— Familiar Spanish Travels • W. D. Howells

... to the floor with such force that it was shattered to pieces. He tore open the collar of his shirt, so violent was the paroxysm of fury that had seized him, and with the broken arm of the chair in his hand, he sprang at Janina to strike her, but the cold, almost scornful, expression of her face brought ...
— The Comedienne • Wladyslaw Reymont

... if he swaggers along as full of fire and fury as Achilles—if your angry man lays a hand on me, it's your angry ...
— Amphitryo, Asinaria, Aulularia, Bacchides, Captivi • Plautus Titus Maccius

... swept over the rising structure, and it bore a gentle voice: "I am Love." But the toilers looked up and cursed. "Let us alone!" they cried. "Love is weakness!" And over the rim of the wall looked fair faces. "We are Truth, we are Life!" But the men frothed with fury, and hurled skulls at the faces, and bade them begone! A youth and a tender girl looked down at the sweating toilers. "We ask help; we are young, and times are so hard!" But the great man pointed ...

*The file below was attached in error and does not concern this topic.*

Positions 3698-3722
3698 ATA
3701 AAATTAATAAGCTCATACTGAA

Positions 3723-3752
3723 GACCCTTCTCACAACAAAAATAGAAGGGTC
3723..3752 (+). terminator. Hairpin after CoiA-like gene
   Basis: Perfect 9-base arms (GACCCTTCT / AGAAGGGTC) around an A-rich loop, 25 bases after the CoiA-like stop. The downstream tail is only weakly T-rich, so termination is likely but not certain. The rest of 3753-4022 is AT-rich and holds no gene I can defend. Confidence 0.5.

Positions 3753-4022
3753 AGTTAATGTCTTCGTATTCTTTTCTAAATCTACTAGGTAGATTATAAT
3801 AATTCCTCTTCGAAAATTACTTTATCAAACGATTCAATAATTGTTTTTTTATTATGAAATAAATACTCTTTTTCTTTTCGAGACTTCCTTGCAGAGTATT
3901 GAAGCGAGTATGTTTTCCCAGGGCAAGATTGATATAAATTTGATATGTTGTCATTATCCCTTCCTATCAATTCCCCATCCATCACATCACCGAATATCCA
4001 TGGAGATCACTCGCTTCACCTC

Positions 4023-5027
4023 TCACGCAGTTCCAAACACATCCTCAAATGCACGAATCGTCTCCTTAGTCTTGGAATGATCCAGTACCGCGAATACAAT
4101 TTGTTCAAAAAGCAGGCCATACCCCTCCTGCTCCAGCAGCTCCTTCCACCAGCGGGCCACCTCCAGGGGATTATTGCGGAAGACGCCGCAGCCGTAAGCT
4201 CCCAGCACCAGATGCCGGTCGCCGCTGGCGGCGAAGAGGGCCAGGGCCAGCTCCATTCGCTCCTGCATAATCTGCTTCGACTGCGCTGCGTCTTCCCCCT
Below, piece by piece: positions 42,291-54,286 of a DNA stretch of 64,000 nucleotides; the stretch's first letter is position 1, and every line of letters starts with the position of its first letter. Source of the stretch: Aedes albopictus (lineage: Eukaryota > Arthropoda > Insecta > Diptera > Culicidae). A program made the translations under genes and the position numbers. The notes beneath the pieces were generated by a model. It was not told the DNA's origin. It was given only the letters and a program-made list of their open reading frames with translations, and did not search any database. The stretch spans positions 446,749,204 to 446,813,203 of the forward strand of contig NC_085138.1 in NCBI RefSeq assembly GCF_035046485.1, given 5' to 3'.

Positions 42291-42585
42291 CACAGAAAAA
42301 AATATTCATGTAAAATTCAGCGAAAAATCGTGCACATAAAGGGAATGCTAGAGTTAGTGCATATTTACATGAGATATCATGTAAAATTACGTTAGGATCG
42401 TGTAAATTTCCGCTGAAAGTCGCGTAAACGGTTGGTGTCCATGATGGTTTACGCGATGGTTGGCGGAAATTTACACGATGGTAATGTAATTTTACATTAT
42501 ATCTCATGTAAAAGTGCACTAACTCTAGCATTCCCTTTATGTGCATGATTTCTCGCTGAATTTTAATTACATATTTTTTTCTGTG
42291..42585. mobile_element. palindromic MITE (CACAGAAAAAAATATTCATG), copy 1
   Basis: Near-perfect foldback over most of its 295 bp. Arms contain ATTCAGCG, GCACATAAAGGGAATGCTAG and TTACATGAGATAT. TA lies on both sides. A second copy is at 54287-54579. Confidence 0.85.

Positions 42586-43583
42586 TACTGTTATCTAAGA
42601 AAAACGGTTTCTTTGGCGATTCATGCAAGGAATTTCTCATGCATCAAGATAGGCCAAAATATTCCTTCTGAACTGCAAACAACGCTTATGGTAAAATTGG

— Carmen Ariza • Charles Francis Stocking

... sacrifice.[291] The strokes inflicted with blazing and keen lances and darts and swords and axes, all made of hard iron, constitute its profuse wealth procured from the respectable people by agreement in respect of the amount and period. The blood that runs over the field in consequence of the fury of the attack, constitutes the final libation, fraught with great merit and capable of granting every wish, in the Homa of this sacrifice. Cut, Pierce, and such other sounds, that are heard in the front ranks of the array, constitute the Samans sung by its Vedic chanters ...
— The Mahabharata of Krishna-Dwaipayana Vyasa, Volume 3 - Books 8, 9, 10, 11 and 12 • Unknown

... in the grey dawn one day last week, my relief sang in my ear as he wiped his hands after "feeling round," "Deutschland's astern, goin' like fury." "Sure?" I asked. "Only boat with four funnels in the line," he said. Four funnels! I raced up and aft, and saw her. Some three miles astern going westward, going grandly. From each of her enormous funnels belched vast clouds of black smoke till she ...